"Lasky shows not only the facts of Wheatley's life but also the pain of being an accomplished black woman in a segregated world." — BOOKLIST
"We’ll call her Phillis."
In 1761, a young African girl was sold to the Wheatley family in Boston, who named her Phillis after the slave schooner that had carried her. Kidnapped from her home in Africa and shipped to America, she’d had everything taken from her - her family, her name, and her language.
But Phillis Wheatley was no ordinary young girl. She had a passion to learn, and the Wheatleys encouraged her, breaking with unwritten rule in New England to keep slaves illiterate. Amid the tumult of the Revolutionary War, Phillis Wheatley became a poet and ultimately had a book of verse published, establishing herself as the first African American woman poet this country had ever known. She also found what had been taken away from her and from slaves everywhere: a voice of her own.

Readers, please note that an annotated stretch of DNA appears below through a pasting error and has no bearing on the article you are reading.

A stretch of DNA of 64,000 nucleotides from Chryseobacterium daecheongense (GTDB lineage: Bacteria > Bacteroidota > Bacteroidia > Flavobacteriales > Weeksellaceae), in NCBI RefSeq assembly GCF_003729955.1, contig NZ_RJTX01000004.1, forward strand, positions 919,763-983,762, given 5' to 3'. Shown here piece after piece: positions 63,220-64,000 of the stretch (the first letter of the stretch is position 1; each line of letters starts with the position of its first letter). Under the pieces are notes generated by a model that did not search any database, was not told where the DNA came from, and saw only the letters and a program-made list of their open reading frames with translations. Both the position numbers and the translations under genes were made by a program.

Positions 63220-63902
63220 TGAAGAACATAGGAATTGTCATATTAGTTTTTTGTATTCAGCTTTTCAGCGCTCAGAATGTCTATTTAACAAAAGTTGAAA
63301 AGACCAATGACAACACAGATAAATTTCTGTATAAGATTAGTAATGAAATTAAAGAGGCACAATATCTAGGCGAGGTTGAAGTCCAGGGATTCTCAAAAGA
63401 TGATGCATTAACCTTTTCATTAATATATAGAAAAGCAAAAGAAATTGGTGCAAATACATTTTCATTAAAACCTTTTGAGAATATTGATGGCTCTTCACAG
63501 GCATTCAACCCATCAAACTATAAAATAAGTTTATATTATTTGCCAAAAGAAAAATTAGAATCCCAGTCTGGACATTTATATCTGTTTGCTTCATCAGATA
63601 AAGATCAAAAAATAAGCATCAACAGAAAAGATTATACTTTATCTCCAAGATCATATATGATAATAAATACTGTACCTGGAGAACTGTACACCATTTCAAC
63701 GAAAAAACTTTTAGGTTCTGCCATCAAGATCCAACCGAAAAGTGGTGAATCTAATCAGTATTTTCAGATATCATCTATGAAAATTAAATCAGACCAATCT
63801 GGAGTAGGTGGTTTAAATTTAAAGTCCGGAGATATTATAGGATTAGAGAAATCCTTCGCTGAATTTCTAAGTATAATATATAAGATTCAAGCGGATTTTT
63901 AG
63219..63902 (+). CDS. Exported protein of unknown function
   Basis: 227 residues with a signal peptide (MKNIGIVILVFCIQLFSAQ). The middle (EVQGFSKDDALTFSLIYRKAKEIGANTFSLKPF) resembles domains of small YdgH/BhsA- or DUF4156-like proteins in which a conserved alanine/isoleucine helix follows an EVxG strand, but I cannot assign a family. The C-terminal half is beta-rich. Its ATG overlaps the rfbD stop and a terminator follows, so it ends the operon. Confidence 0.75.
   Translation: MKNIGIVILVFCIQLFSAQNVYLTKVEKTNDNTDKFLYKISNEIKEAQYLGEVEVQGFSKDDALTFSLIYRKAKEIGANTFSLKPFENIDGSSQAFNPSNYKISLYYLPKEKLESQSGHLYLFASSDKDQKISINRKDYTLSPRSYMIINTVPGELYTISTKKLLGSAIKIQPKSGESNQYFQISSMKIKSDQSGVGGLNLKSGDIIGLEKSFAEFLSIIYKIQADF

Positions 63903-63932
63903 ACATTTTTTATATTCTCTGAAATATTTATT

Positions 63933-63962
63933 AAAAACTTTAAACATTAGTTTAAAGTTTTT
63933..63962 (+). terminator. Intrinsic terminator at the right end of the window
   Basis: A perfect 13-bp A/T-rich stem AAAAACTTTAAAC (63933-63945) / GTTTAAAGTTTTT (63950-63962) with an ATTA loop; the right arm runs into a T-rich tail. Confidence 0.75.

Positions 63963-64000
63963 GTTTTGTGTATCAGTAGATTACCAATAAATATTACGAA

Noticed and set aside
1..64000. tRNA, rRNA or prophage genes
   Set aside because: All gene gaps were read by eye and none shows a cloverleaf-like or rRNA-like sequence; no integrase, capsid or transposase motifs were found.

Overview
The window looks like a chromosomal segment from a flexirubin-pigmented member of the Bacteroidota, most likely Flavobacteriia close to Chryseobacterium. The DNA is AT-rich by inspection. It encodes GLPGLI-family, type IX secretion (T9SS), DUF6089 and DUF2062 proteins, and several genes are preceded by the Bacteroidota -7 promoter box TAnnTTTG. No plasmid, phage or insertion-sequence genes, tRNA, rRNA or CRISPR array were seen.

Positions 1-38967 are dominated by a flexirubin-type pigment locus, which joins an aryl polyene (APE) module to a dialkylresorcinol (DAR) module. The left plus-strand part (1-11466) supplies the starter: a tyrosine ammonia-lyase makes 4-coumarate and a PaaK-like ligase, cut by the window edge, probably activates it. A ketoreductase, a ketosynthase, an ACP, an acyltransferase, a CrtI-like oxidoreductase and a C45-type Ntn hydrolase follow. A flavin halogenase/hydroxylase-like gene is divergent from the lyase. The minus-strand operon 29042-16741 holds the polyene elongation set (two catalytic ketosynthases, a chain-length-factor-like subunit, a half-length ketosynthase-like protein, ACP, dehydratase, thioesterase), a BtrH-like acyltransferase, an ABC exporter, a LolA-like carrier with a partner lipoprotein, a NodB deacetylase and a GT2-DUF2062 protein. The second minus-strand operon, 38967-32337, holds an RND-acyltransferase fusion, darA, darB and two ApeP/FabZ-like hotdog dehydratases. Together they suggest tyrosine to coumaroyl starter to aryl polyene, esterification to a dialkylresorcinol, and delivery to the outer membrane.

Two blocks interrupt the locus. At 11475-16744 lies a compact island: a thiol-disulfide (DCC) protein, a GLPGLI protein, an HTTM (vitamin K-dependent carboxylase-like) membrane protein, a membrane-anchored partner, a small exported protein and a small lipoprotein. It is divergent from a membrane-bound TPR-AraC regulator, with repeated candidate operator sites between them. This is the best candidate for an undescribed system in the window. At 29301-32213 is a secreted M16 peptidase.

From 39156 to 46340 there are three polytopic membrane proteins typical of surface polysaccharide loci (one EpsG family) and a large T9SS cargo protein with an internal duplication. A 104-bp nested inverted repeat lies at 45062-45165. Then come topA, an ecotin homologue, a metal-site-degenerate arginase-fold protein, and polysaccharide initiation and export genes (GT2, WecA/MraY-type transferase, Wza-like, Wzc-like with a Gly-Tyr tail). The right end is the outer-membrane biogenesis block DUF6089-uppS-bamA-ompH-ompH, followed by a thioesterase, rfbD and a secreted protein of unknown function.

About the Author
Kathryn Lasky is the nationally bestselling author of many books for children and adults, including the Newbery Honor Book Sugaring Time; Elizabeth I and other popular books in the Royal Diaries series; and the bestselling epic fantasy series Guardians of Ga'hoole, which became a major motion picture. In Guardians of Ga'hoole, Lasky explores the behavior of owls. Now she uses her extensive research on hawks and the sport of falconry to again render a world that seamlessly blends natural history with fantasy.
The author and her husband, Christopher Knight, live in Cambridge, Massachusetts, and summer on an island off the coast of Maine. There she enjoys watching peregrine falcons soar on the thermal drafts above the cove where she swims.
Peter Golenbock is a well-known writer of books about sports, espcecially baseball. He lives in Ridgefield, Connecticut.